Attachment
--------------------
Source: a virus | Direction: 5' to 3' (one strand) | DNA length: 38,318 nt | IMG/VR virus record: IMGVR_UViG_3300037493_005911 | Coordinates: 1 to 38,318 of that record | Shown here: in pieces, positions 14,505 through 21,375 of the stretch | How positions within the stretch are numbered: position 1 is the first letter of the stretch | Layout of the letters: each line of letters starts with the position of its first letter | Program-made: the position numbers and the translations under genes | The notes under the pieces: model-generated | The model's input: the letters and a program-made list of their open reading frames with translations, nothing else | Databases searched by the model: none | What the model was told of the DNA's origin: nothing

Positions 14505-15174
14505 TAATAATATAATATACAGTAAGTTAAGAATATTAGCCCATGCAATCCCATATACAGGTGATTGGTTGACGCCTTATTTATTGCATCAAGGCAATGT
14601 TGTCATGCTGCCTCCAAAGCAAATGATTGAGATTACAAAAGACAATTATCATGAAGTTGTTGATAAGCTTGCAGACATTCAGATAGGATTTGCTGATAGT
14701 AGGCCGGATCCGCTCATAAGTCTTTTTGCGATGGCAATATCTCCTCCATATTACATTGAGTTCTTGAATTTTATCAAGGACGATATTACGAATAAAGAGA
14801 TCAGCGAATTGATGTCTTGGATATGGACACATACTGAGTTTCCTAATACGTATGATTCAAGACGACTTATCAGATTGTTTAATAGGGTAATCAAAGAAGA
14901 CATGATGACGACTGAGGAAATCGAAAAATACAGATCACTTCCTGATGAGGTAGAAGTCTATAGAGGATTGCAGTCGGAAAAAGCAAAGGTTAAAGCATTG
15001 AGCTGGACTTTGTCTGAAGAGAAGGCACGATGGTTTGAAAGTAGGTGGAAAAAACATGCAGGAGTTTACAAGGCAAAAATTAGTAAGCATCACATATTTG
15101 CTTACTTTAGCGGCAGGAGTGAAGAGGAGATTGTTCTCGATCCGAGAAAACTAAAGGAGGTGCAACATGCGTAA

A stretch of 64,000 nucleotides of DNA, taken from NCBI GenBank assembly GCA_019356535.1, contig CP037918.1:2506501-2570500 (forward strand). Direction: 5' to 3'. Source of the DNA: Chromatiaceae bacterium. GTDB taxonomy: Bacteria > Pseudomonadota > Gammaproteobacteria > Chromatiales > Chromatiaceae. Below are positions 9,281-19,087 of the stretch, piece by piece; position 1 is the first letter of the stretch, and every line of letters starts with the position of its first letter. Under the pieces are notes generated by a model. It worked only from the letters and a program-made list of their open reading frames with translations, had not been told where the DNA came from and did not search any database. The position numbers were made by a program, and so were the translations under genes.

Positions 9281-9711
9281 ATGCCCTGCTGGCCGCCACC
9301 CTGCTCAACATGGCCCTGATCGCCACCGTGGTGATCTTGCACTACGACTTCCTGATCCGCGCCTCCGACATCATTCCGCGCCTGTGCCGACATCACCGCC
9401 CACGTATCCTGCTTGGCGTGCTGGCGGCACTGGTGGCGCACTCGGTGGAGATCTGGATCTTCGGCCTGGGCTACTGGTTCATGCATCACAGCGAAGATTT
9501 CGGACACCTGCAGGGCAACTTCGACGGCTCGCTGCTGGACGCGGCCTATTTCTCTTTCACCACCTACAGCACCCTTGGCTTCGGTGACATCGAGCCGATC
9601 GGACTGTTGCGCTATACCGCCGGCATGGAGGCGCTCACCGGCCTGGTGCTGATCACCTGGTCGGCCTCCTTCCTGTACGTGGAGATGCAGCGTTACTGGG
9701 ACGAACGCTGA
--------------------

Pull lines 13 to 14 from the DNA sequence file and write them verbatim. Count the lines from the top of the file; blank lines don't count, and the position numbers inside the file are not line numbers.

9301 CTGCTCAACATGGCCCTGATCGCCACCGTGGTGATCTTGCACTACGACTTCCTGATCCGCGCCTCCGACATCATTCCGCGCCTGTGCCGACATCACCGCC
9401 CACGTATCCTGCTTGGCGTGCTGGCGGCACTGGTGGCGCACTCGGTGGAGATCTGGATCTTCGGCCTGGGCTACTGGTTCATGCATCACAGCGAAGATTT